Why did the language designers of C do type equivalance like this?

Why did the language designers of C do type equivalance like this?

高跟鞋的旋律 发布于 2021-11-25 字数 388 浏览 709 回复 5 原文

I'm learning C and I'm reading about type equivalence.

I'm curious, does anyone have an opinion why they used structural equivalence for arrays and pointers but they used declaration equivalence for structs and unions?

Why the disparity there? What is the benefit of doing declaration equivalence with structs/unions and structural equivalence for everything else?

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叹倦 2022-06-07 5 楼

Don't underrate Dennis Ritchie. Every statically typed language should have a way to create an abstract type which it is impossible for a user to forge. For this you need a type construct or declaration construct that is generative, i.e., every instance of the construct generates a fresh type, distinct from any other. Such a construct is vital if you want to keep other people's mitts off your data. (For plenty of examples, see Dave Hanson's book C Interfaces and Implementations.)

So here values p1 and p2 have different types but the same representation:

struct { float x, y } p1;
struct { float x, y } p2;

Why pick struct to be generative? Because it's general enough to allow a wide range of convenient representations. union is a bit of a stretch, but I suspect it's "collateral design"; in C's type system, union behaves as much list struct as possible, which simplifies the compiler.

Incidentally, "declaration equivalence" is a term I have never heard before. 25 years ago terms like "name equivalence", "structural equivalence", and "occurence equivalence" were popular. Today type systems are much more formal, and equivalence is typically defined by logical rules rather than informal English. When it is helpful to resort to informal English, I usually find that the idea of "generativity" has more explanatory power than inventing a new name for the equivalence rules of each new language.

柠栀 2022-06-07 4 楼

Structural equivalence is difficult to check. Pointers and arrays are pretty simple, but structs and union types are more complex. Testing for structural equivalence is very difficult on these complex types, but easier for pointers and arrays.

EDIT

Originally I had written an answer that dealt with value equivalence instead of type equivalnce, so it wasn't really n answer to this question. I did receive a few upvotes on it, though, so I decided to keep in here.

What I know about [value equivalence], is that pointers and arrays always have a pretty simple layout in memory. This which makes it easy to do a simple byte-for-byte comparison.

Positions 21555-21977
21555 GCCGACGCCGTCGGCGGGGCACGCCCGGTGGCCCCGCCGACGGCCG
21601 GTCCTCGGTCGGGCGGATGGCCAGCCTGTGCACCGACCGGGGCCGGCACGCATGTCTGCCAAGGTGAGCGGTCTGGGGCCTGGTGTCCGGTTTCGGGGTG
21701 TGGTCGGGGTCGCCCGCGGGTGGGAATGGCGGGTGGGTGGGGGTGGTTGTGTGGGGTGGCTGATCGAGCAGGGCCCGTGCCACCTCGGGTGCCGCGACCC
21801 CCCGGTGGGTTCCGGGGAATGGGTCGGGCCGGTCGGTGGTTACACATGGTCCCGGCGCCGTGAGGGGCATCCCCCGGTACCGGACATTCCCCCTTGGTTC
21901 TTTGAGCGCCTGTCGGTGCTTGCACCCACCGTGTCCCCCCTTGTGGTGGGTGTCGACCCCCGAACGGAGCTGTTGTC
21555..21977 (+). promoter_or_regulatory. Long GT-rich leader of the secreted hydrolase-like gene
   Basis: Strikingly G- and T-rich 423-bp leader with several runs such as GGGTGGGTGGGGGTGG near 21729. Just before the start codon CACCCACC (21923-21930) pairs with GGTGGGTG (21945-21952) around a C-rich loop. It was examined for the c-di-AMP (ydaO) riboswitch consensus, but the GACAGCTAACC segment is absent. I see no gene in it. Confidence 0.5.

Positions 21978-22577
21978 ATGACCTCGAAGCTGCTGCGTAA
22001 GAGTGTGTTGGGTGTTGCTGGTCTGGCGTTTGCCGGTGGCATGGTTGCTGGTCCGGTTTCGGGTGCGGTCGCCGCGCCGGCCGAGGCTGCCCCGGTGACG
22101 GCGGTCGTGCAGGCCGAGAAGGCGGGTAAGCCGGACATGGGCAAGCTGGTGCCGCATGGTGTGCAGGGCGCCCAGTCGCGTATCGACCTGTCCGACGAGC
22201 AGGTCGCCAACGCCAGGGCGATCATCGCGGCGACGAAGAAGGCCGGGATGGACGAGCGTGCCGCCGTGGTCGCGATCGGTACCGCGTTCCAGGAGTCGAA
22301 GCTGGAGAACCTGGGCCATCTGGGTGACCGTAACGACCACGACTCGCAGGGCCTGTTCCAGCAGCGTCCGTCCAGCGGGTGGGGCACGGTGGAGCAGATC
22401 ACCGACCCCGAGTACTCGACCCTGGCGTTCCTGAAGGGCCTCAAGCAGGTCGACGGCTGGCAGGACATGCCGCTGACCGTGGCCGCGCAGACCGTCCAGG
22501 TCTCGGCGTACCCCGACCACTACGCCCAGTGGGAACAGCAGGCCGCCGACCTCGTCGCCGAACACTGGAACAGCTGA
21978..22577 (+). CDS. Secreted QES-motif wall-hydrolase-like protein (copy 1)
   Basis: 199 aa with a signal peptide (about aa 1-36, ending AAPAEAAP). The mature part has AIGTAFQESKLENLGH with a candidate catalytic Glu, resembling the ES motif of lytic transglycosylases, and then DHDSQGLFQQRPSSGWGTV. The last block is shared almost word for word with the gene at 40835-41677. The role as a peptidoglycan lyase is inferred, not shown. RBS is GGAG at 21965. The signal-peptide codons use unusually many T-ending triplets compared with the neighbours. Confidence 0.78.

For structs and union, this memory layout isn't necessarily this simple. You could for example, have a struct with an int (32 bit) and a double (64 bit). Such a struct requires 128 bits of memory, 32 of which aren't actually relevant for comparison. So, byte-forbyte comparison is out of the question. So, declaration equivalence is just easier to implement.

反话 2022-06-07 3 楼

In a lot of ways c is a clean expression of assembly idiom from the 1970s. Arrays on these processors are implemented directly using pointers, and c simply copies that fact.

浅暮の光 2022-06-07 2 楼

I'm sure it was because it looked like a good idea at the time.

Don't try to overthink the design of C. Kernighan & Ritchie were designing a system implementation language that might be good for other things, and wound up with decisions they regretted later (operator precedence being the best documented). Some of the issues were cleaned up by the Standards Committee, and others were too deeply ingrained.

As Uri points out in his answer, type equivalence is a difficult problem, and is therefore one of those likely to have been punted by K&R in a desire to get a working compiler soon rather than a clean language design later.

温柔少女心 2022-06-07 1 楼

I'm sure others will present C specific information, but I'll mention that type-equivalence is one of the classic main problems in programming languages theory. Determining whether two types are actually equivalent is a much trickier problem than it may seem.

For example, here are some overview slides from an academic course just to give you a taste of the headache.